An American composer based in London, Arlene Sierra’s large and diverse catalogue includes chamber, orchestral and vocal music, as well as opera, music for dance, and music for film. In 2001, she was the first woman to win the Takemitsu Prize for her first orchestral work Aquilo. Following on from several prestigious commissions, many of Sierra's mature works have their origins in military strategy and game theory. Other interests include writing dramatic works for the stage, as well as connecting with physical movement through her series of scores to films by Maya Deren.
Another important inspiration for Sierra is her fascination with the behaviours and mechanisms of biological life forms from tiny insects to humanity itself. It is the processes of nature, rather than a simple reflection or meditation that form the basis for Sierra’s compositional approach. Her 2009 work, Game of Attrition, commissioned by the New York Philharmonic, takes its structure from processes described by Charles Darwin in The Origin of Species. Another such example is Butterflies Remember a Mountain (2013), a piano trio commissioned by the Bremen Philharmonic Society, which was inspired by a peculiar detour in the annual mass migration of monarch butterflies, the cause of which is theorised to be a long since eroded mountain that once stood in their path. This trio was the starting point for her biggest statement yet, recently premiered Nature Symphony (2017) commissioned by the BBC Philharmonic and BBC Radio 3.[i] A selection of other works that employ natural sounds and processes include Urban Birds (2014) for three pianos with percussion and sampled birdsong, as well as Birds and Insects, Books 1 and 2 (2007, 2015) for piano solo, selections from which will be performed as part of Illuminate’s inaugural season in Cardiff on 11 March.
Arlene Sierra’s Birds and Insects, Book 1 (2003-2007), included on her 2011 chamber music release by Bridge Records, has been a touchstone for many other works exploring the natural world, as well as maintaining a connection to the piano, her primary instrument from childhood.[ii] Far from her place of birth, settling in London was another importance impetus that prompted Sierra to set a number of Pablo Neruda’s (1904-1973) Odes to Common Things, which reflect on nature and memory.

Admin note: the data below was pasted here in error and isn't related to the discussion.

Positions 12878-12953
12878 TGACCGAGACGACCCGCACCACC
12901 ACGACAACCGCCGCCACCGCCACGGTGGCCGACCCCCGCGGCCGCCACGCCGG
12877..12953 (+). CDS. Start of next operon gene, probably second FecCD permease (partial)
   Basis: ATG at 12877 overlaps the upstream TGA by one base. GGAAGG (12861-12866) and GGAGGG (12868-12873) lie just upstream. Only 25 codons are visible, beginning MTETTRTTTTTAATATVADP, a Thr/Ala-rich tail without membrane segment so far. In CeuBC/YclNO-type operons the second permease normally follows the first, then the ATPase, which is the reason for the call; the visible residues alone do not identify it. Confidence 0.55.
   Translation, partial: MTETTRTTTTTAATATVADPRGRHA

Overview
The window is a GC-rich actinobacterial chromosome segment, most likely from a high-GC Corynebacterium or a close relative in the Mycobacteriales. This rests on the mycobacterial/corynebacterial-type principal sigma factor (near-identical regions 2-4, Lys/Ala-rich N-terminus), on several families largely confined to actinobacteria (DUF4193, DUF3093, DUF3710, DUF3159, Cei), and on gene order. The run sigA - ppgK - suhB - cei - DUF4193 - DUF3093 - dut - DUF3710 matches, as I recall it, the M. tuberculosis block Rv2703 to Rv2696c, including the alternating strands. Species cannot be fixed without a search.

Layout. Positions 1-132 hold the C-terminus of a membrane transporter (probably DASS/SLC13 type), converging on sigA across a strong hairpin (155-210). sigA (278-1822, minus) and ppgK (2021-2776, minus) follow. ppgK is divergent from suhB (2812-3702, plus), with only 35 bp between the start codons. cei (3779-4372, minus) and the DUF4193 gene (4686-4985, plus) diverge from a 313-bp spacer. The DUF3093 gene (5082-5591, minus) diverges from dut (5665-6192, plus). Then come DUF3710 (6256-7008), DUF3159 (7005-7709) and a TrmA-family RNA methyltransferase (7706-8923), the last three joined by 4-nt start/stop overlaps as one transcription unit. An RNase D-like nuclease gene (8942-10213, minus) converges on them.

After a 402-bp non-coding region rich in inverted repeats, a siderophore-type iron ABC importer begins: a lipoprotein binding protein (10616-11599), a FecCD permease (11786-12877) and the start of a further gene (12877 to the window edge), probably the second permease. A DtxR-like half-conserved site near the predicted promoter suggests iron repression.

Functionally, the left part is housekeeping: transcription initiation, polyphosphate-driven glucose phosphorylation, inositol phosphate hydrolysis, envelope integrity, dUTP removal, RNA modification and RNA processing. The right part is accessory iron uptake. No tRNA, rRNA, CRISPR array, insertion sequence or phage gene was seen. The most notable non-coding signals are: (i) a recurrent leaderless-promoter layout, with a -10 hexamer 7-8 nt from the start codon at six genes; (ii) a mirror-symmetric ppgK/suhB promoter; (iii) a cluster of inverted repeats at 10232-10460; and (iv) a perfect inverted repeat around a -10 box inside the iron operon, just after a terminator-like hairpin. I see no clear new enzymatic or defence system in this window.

“The poetry got me thinking about using birdsong, and other associations from nature that I’d experienced as a child. London has its inspirations too: for example, I love the huge scarab beetle sculpture in the British Museum, and when I read about the living insect’s ability to navigate using magnetic fields, that immediately prompted a musical idea for a piece.” The result was the first of a series of piano works that became Birds and Insects, Book 1. [iii]
In a 2013 conversation with pianist Xenia Pestova, Sierra discusses her use of birdsong as a natural outgrowth from her love of sampling when she made her first electro-acoustic compositions as an undergraduate at Oberlin College-Conservatory.
“Birdsongs and insect calls give an immediate sense of place, and of space, so were a welcome resource when thinking about creating atmospheres connected with nature. They also tend to be short, fitting nicely into the kind of motivic construction a lot of my works are driven by.”[iv]
Sierra’s first explorations into composition were actually through electronic music.
‘It was a way of getting ideas down, manipulating musical materials without having to worry about notation. And for someone who studied piano and didn’t study composition, that was really a relief and a wonderful opening to ways of manipulating sound and making new things.’[v]
Her PRS New Music Biennial Commission Urban Birds (2014) in which three piano soloists play music in response to pre-recorded birdsong was an important piece written between Birds and Insects Book 1 and Book 2. It allowed a chance to return to electronics and sampling, as well as to focus on more percussion and percussive effects in her piano writing.
Our Illuminate pianist, Késia Decoté, will perform two selections from Sierra’s Birds and Insects, Book 2: Hermit Thrush and Thermometer Cricket at 2.00pm on 11 March at Cardiff University Concert Hall.
Sierra’s music is published by Cecilian Music and further information may be found on her website, arlenesierra.com. She holds degrees from Oberlin College-Conservatory (BA, Bmus), Yale School of Music (MMus) and the University of Michigan (DMA). Dr. Sierra is currently Reader in Composition and Deputy Head of School at Cardiff University School of Music.
[i] ‘Premieres: November’s new music’, Wright, Katy,
[ii] ‘Color and Rhythmic Dexterity: Interview with Arlene Sierra’, Nomos Alpha, Published 15 April 2013, http://nomosalphamagazine.com/admin/2013/04/15/color-and-rhythmic-dexterity-interview-with-arlene-sierra/
[iii] ‘Unflinching Depictions of Nature: A Conversation with Arlene Sierra’,
Natural Light, Published 7 September 2015, http://www.naturemusicpoetry.com/news-and-blog/unflinching-depictions-of-nature
[iv] ‘Conversation with Arlene Sierra’, Pestova, Xenia, I Care if You Listen June/July 2013
[v] 'The Evolution of Process' Gardner, Alexandra, New Music Box, Published: May 1, 2013, https://nmbx.newmusicusa.org/arlene-sierra-the-evolution-of-process/
Dr Helen Thomas